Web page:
The opposition of non-Congress chief ministers to the National Counter-Terrorism Centre (NCTC) originates from a backdrop of issues that have agitated them, including the Centre’s alleged “neglect and discrimination”, slashing of power and PDS quota, “step-motherly” treatment in distributing calamity relief funds, and provision of “minimal” monetary resources for developmental programmes.
The chief ministers of Tamil Nadu, Gujarat and Odisha showed a striking similarity in their views, offering almost the same arguments on why NCTC is a “bad idea” because it tramples on states’ rights.
Jayalalithaa, Narendra Modi and Naveen Patnaik had exchanged notes on the issue after meeting here on April 16. At the CMs’ conference on Saturday, Patnaik openly endorsed Jayalalithaa’s call for a smaller sub-committee of CMs to go into the issue.
To underscore their argument, both Jayalalithaa and Modi dwelt on the Second Administrative Reforms Commission’s 8th report on combating terrorism and the Kargil war report, which had exposed alleged chinks in intelligence gathering.
They also contended that the Intelligence Bureau should not be exposed to public scrutiny, when the nature of its work involved behind-the-scenes operations. While Modi was in favour of an Act similar to the now-nonexistent POTA, Jayalalitha suggested “a nodal mechanism for coordination with Central agencies” and a rapid counter-terrorist force for each state.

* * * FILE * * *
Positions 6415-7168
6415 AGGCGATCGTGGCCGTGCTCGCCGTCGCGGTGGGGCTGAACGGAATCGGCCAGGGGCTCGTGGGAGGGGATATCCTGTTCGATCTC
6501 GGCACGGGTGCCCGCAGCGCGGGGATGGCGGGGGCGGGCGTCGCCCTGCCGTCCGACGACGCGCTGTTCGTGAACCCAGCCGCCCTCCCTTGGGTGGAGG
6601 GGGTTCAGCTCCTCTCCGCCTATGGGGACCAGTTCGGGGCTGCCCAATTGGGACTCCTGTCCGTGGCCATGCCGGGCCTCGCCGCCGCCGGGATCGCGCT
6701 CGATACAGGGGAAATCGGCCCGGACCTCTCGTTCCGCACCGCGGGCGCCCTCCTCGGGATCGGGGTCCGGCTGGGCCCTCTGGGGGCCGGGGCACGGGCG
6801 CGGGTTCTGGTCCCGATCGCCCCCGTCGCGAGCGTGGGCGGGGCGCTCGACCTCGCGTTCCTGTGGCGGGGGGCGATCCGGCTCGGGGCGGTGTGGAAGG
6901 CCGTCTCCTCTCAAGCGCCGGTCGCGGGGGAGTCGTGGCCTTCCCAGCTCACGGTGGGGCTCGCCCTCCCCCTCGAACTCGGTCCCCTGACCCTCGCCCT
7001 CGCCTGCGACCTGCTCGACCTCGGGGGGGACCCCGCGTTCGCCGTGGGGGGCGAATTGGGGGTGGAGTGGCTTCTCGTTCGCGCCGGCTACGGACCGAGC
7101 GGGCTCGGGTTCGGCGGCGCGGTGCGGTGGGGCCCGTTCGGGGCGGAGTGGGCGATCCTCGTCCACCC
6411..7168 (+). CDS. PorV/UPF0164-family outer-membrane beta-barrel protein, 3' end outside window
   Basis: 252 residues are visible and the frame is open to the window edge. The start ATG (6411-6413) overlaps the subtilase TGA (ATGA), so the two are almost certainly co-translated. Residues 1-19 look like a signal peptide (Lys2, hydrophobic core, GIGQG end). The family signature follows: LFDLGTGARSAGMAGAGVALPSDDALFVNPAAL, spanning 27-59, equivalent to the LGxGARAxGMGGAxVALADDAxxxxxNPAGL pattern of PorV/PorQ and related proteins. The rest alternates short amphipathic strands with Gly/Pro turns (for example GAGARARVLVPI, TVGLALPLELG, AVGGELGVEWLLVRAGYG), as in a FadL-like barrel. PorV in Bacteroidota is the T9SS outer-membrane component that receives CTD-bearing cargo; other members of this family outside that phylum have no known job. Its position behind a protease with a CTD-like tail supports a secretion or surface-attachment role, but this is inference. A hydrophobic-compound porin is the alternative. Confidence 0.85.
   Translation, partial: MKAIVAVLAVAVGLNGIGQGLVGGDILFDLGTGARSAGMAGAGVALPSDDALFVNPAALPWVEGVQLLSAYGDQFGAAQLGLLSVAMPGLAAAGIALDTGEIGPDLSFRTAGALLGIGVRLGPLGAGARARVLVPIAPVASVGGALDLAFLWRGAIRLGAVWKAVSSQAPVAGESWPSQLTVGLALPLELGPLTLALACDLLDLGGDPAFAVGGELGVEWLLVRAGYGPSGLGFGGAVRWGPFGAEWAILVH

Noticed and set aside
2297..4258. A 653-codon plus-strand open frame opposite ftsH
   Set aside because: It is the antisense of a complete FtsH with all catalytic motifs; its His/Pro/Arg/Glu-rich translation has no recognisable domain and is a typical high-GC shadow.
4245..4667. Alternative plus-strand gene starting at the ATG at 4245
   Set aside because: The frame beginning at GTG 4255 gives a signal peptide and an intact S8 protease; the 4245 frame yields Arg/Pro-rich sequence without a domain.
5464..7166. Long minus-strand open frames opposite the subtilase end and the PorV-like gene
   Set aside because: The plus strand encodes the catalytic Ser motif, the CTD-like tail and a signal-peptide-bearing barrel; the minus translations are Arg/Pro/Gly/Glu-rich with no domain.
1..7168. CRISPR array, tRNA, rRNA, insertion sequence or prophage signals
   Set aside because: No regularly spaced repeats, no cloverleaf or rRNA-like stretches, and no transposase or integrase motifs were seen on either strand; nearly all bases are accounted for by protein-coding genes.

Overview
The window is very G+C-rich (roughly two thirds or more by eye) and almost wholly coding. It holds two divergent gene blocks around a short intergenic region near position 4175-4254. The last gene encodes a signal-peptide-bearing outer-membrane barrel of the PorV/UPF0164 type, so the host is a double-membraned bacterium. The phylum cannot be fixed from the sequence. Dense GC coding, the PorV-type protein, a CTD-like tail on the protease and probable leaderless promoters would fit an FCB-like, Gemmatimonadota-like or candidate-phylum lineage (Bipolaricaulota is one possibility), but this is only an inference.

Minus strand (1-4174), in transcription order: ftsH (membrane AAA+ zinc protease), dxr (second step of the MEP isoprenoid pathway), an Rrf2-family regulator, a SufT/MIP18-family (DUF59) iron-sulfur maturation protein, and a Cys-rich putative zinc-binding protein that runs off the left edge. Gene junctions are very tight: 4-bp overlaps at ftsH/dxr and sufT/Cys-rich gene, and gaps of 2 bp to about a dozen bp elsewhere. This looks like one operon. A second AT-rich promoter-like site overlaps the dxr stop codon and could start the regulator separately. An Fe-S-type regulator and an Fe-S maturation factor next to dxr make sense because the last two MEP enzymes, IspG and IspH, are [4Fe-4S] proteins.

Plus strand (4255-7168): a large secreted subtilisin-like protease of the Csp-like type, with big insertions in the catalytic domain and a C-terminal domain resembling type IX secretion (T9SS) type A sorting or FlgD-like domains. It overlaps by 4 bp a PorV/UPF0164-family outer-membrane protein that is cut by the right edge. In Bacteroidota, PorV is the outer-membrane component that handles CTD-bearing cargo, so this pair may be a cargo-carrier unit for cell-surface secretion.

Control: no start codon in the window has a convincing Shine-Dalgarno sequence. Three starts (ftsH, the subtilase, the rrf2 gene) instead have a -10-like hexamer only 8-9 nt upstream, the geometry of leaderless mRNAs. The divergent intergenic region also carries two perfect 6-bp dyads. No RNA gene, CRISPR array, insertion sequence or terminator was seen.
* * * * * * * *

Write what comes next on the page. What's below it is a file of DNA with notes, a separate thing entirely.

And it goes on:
Besides these three chief ministers and Mamata Banerjee of West Bengal, dissenting voices could also be heard from UP CM Akhilesh Yadav, who found the standard operating procedures of the NCTC “infringing” upon the rights of the states, and Jammu and Kashmir CM Omar Abdullah, who warned against independent operations that do not involve the state police.